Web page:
Well, after decades of identifying with the tripper in slippers, I now sympathise with the touchingly terminal WWW and her famous last words: "I'm melting, I'm melting". For that's exactly how I feel about my identity as a gay man. Once it was as sure as underarm deodorant, now it's evaporating or something.
Call this a fairy's story, but once upon a time I could walk into any room, anywhere on this little ball of mud spinning merrily in space, and no matter how crowded, I would be able to tell who in that room was gay. Truly. It was like calling to like, usually through visual and verbal codes, signs and clues that made the Free-masons covert identifications seem pathetically obvious. It was the cut of the hair, the gleam of the gel, the lurking presence of toner, moisturiser and aftershave that wasn't the great smell of Brut, the way faded jeans had been shrunk so tight they were taking the blood pressure of the gym-built body.
And the body might hazard a meaningful glance, and murmur about a certain nightclub or the latest Broadway flop and, my dear, it was queer. Reinforcement accomplished and contact made. All below board and no heterosexuals frightened. Easy. Sexy. Exclusive.
Then along came (collective yawn everyone) New Man and no longer could I or my fellow followers of Sodom scan a room and do the instantaneous gay ID thing. For New Man was a pseudo-homosexual phenomenon: he looked gay, he dressed gay, smelt gay, and, weirdly enough, could even be courted as gay (see all those homoerotic-cum-narcissistic Calvin Klein ads), because that's the only way the advertising and vanity industries could turn on those no-to-low spending male breeders with bulging, but unopened wallets. Which was bully for the advertising and vanity industries and bully for breeders - but flaming hell for faggots.
Not only was our graven image ripped off but, much worse, entire evenings were (and are) wasted hitting on masters of disguise. You flirt with them and, damn it Janet, they flirt back. That's a New Man thing too. So they get to feel frightfully urban/liberal/daring and gather material for their next dinner party and still leave with their girlfriend. Talk about safe sex. Me, I get to go home and cosy up with my video copy of The Young and the Hung: the safest sex of all. Not a fair trade.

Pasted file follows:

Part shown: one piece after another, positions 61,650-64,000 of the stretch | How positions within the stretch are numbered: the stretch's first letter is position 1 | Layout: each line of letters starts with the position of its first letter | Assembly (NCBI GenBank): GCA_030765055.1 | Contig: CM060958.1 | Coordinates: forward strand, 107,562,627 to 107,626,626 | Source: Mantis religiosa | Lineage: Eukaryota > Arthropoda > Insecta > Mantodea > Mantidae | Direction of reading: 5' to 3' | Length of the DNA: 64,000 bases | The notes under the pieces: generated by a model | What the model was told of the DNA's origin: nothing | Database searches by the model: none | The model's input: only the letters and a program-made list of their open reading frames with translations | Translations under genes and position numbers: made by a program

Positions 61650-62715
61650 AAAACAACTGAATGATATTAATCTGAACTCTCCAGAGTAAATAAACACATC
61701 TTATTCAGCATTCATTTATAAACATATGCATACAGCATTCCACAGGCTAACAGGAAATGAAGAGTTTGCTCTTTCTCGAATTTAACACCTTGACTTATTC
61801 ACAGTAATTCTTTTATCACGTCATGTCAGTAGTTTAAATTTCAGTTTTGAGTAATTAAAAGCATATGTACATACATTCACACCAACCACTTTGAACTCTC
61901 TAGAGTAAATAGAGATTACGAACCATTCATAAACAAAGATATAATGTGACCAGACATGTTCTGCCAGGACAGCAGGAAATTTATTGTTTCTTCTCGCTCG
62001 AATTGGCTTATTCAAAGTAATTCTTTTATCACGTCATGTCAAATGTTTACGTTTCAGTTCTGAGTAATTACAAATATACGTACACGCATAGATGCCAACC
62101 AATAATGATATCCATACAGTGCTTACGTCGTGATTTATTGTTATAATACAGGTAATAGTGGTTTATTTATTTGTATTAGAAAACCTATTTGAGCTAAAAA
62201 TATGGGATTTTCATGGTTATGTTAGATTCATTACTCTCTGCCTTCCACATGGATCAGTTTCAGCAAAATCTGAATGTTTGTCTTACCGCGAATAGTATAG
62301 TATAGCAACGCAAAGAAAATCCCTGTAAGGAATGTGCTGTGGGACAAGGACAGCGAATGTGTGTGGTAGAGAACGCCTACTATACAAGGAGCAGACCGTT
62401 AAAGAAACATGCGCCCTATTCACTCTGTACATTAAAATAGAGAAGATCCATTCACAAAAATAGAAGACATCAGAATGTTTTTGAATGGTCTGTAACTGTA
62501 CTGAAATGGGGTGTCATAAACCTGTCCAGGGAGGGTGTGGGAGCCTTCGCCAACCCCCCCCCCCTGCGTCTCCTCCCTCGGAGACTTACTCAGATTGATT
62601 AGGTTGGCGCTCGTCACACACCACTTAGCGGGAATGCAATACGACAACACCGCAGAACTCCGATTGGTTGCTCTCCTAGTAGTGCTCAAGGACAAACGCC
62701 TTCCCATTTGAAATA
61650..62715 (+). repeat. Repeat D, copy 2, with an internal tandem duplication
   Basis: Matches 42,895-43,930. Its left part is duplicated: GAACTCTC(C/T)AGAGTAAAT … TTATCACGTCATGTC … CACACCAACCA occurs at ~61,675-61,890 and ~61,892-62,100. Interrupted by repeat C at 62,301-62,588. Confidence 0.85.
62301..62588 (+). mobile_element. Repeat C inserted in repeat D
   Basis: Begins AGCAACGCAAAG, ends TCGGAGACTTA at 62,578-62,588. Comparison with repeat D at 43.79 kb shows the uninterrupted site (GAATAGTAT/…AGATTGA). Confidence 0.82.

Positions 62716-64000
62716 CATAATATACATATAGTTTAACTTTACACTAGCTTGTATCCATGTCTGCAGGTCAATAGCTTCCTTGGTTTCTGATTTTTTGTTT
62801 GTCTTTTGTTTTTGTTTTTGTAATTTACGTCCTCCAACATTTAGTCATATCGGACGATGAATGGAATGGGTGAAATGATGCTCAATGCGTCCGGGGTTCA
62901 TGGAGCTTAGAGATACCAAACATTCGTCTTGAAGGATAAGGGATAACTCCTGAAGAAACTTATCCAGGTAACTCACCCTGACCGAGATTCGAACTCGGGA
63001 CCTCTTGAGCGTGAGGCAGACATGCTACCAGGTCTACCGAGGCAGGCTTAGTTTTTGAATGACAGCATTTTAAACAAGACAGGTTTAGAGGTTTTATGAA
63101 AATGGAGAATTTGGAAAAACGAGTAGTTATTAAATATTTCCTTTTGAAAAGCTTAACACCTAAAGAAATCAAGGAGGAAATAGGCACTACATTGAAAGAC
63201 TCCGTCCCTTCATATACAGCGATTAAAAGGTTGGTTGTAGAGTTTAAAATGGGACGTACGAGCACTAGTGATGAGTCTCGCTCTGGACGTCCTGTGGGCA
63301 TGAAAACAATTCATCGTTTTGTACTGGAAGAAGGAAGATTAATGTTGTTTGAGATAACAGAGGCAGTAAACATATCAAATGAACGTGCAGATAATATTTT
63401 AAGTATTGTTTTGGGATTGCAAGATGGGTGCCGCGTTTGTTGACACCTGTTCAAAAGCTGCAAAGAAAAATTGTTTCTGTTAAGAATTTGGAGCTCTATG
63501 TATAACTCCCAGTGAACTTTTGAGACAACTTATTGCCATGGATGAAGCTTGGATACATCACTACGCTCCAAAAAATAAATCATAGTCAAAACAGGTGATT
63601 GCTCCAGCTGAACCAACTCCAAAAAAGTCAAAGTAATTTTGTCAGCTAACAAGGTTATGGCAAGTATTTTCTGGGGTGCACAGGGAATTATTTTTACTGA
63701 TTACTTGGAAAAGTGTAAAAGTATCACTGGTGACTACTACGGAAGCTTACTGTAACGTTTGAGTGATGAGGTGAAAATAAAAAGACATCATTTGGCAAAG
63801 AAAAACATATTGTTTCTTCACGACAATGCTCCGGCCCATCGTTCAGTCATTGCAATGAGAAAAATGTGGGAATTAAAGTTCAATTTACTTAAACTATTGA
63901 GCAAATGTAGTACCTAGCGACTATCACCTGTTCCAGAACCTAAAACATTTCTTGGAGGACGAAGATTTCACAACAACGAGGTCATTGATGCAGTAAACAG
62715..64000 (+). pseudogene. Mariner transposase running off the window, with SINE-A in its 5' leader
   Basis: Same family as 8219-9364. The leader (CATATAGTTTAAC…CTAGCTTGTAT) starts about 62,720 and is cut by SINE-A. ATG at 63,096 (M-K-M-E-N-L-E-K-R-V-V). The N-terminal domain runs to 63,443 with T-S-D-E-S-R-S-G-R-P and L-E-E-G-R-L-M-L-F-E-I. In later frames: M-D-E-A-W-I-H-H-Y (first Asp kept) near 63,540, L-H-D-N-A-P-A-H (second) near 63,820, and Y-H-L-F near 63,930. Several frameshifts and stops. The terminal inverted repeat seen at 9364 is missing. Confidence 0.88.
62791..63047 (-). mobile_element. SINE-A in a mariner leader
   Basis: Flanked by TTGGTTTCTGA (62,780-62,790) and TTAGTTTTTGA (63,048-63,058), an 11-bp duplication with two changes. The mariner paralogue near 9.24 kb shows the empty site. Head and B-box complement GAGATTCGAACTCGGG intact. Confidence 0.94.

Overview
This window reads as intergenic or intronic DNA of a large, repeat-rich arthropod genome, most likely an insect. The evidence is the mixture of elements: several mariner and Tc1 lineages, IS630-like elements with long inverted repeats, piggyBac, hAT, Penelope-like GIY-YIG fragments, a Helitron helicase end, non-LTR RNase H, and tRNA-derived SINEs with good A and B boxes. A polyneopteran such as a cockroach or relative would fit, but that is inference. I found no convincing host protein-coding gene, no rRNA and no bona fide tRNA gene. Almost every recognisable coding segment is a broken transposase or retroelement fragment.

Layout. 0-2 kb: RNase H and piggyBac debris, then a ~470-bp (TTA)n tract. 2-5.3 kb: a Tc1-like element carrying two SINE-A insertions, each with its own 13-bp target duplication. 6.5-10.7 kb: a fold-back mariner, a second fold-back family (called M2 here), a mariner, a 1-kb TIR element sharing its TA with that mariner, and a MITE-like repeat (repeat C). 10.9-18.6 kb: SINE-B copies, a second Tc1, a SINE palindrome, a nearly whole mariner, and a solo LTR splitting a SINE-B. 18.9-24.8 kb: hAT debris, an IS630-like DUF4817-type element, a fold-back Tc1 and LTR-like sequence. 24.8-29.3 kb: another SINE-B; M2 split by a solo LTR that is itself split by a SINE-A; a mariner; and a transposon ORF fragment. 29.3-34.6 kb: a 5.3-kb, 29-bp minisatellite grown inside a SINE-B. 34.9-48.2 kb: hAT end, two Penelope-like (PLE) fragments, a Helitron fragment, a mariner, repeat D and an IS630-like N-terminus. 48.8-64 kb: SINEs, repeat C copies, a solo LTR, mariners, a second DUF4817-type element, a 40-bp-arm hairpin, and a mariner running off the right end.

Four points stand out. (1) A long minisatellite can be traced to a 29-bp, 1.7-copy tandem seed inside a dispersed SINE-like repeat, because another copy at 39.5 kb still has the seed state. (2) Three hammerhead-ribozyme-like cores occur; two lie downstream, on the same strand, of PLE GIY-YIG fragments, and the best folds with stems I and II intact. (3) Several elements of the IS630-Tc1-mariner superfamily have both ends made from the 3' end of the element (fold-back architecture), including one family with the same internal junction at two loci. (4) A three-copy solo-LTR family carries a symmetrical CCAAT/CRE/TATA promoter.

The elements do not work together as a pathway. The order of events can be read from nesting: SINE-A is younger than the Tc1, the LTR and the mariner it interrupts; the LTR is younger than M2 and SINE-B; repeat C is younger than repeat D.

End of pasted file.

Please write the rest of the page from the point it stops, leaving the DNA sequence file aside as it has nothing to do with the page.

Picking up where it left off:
The bastards sound just like us too: say ''damn it, Janet,'' and they'll shoot back, "Rocky Horror Show." For the baby boomer/Po-Mo phenomenon hit at around the same time as the New Man business (give me half an hour and a crate of gin and I'll knit you a lovely conspiracy theory), and camp as she is spoken - the obsessive references to all kinds of everything from Barthes to Bewitched; the knowing adoration of kitsch; the appropriation of cultural icons, elevated and gutter, and the twisting of said icons to individual taste - became common parlance. The nadir: there was East End lad Danny Baker in a not unfetching red jacket presenting TV Heroes, no more or less than straight camp, like those bloody endless BBC2 and Channel 4 theme evenings.
This is why the moment in Paul Rudnik's play, Jeffrey, where the gay basher enumerates his weapons and then asks the hero what his weapon is and Jeffrey answers "irony", implodes. Gay irony is now everyone's cold dish of the day. The basher's included.
I'm melting, I'm melting, and I never did get to try on those ruby mules. They've stolen my look. They've lifted my language. Now they're aping the subculture's inventive diversity of lifestyles. The nuclear family has detonated, the lifetime commitment of wedlock isn't working and suddenly "normal" male-female relationships can be about serial monogamy or having a person-planet to circle around but with lots of little agreed satellite touchdowns (you want irony? This is happening in Squaresville while Boys Town has moved ever closer to marriage, courtesy of the A1 trunk road that went crashing through the area - the A stands for Aids).
Thus heterosexual sexual-social exchange is currently being conducted in what used to be thought of as wholly gay or scandalously bohemian terms (same difference). And not just the sweaty stuff. It's now permissible for male-female relationships to be strictly platonic, give and take, and funny and sweet learning experiences like those traditional unions between gay men and their best female buddies. Melting, melting, melting ...
Maybe all of this could be endured if modern straight man didn't also sob at sad movies, remember Mother's Day and hug and tell his mates meaningfully, "I love you". But they sob and hug and sincerely declaim, until I guess the only thing that still makes me gay is what I do in bed and who I do it with (believe me, in many ways, the very least of it). Really, who would call this an adult choice: being a puddle or defining yourself as a damp patch?Reuse content